MILWAUKEE -- Eric Thames is bashing his way into the Milwaukee Brewers record book.
No adjustment period necessary for the bushy-bearded first baseman in his first season back in the majors after three years playing ball in Korea.
With two more home runs on Monday against the Cincinnati Reds, Thames upped his major league-leading home run total to 10. He also tied a franchise record with his 10th homer in April.
The Reds must already by sick of Thames, who has seven homers in five games against Cincinnati pitching.
"It is crazy with baseball," the left-handed slugger said after Milwaukee's 11-7 win Monday. "There are some teams that somehow the ball finds your barrel and there are some teams where you get a good pitch and you swing and it is a foul ball or a strikeout. I don't know."
Most baseball fans had no idea how Thames' success overseas would translate to the majors. He hit .348 with 124 home runs, 379 RBI and 64 steals in 388 games in three seasons in the Korea Baseball Organization.
The Brewers signed Thames in November to a $16 million, three-year contract. In need of more lefties in the lineup, they cut right handed-hitting first baseman Chris Carter after a 41-homer season that tied for the National League lead to go with Thames.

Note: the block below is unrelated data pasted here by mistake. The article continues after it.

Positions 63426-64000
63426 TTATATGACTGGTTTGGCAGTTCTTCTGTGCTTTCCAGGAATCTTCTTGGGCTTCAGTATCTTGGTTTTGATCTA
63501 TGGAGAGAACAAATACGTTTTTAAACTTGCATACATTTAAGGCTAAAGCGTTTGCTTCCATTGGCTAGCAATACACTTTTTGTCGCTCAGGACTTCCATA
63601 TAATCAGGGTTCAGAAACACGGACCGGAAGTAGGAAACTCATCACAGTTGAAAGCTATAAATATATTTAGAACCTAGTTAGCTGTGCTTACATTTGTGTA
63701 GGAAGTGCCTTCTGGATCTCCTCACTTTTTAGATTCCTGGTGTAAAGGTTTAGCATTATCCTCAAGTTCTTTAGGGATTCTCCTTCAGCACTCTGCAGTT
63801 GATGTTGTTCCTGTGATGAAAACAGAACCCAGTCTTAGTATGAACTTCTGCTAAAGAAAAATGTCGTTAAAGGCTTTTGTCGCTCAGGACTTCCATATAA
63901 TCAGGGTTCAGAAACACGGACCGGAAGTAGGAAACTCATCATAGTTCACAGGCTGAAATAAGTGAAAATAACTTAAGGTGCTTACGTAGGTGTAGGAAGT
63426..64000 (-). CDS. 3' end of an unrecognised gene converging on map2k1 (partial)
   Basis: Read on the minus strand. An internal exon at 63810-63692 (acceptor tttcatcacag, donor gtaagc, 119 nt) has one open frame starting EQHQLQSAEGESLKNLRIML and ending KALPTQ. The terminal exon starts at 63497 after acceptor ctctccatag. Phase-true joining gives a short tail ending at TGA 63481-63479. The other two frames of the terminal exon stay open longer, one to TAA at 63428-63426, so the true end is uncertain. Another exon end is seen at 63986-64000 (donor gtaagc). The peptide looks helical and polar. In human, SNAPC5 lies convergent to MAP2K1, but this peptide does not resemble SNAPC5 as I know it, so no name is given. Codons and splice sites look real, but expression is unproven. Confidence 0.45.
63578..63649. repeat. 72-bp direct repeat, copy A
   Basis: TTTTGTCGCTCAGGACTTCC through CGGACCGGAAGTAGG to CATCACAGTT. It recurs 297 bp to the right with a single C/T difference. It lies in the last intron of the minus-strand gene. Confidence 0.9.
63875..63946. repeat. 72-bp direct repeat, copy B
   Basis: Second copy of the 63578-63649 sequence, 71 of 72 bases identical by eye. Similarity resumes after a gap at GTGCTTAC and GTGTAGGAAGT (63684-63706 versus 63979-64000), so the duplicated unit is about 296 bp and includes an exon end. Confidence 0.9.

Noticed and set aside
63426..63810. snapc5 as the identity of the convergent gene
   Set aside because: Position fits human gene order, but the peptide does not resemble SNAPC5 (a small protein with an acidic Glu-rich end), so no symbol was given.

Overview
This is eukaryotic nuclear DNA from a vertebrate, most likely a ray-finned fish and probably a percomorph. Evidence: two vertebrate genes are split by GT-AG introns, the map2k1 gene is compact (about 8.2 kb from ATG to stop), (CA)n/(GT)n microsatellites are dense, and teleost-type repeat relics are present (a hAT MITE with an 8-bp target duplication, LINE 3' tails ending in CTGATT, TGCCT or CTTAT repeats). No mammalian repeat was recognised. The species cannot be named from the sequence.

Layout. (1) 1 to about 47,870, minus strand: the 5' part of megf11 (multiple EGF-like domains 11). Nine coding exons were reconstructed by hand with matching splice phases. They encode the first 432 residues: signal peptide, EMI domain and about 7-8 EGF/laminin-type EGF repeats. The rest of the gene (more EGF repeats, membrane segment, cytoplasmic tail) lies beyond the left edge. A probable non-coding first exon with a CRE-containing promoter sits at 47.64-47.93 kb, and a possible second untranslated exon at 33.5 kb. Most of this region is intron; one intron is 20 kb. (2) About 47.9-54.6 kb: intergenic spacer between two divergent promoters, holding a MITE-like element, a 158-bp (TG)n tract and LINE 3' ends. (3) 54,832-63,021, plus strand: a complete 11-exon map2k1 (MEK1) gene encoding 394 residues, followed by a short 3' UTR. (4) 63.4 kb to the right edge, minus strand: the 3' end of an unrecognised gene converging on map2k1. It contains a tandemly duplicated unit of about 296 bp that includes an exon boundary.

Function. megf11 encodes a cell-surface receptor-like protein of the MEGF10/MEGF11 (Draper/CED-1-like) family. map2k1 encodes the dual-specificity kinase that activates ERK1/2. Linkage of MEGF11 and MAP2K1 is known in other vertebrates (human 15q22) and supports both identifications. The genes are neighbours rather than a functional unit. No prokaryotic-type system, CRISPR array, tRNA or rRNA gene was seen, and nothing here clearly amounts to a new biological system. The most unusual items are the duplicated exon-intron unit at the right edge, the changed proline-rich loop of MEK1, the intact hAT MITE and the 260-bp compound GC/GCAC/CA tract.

But Thames had an unremarkable initial stint in the majors, hitting .250 with 21 homers with Toronto and Seattle from 2011 to 2013. The Blue Jays drafted Thames in the seventh round of the 2008 amateur draft.
- Hard-hitting Thames making a splash in first season back in majors
- Preview: Brewers vs. Reds
- Brewers power their way to 11-7 win over Cincinnati
- WATCH: Eric Thames hits 9th and 10th homers of the year
- Newcomer Shaw piling up extra-base hits for Brewers
Thames has said he learned how to be patient while playing in Korea because while pitchers there don't throw as hard, they were able to locate their off-speed pitches.
Now he's processing information about major-league pitching at a quick rate, making adjustments pitch by pitch.
"He's not missing. As the saying goes, you may get one good pitch to hit in your at-bat, you don't want to miss it," Reds manager Bryan Price said. "He's hit some good pitches too, but he doesn't miss a mistake."
The early success is also about feeling more confident in his abilities and having more fun over the last three years.
In January, during his first interaction with Brewers fans on a winter caravan event, Thames spoke about looking forward to the little things again like being able to speak more English with teammates, and playing cards in the clubhouse. He said he felt humble to be back in the majors. An affable personality also lends to the appearance of Thames feeling at ease in Milwaukee.
"In Korea and here, I'm just going to do my job and work as hard as I can so come game time I can relax and let it all go," Thames said.
Among other notable tidbits:
-- He broke the Brewers record with 10 homers in the team's first 21 games, passing Rob Deer (nine in 1987).
-- Going into Tuesday's action, he has reached base at least three times in seven games.
-- He has reached base in 17 of his 19 games.
"It is amazing when stress levels decrease you actually have fun and be loose and are able to relax," Thames said. "It is crazy."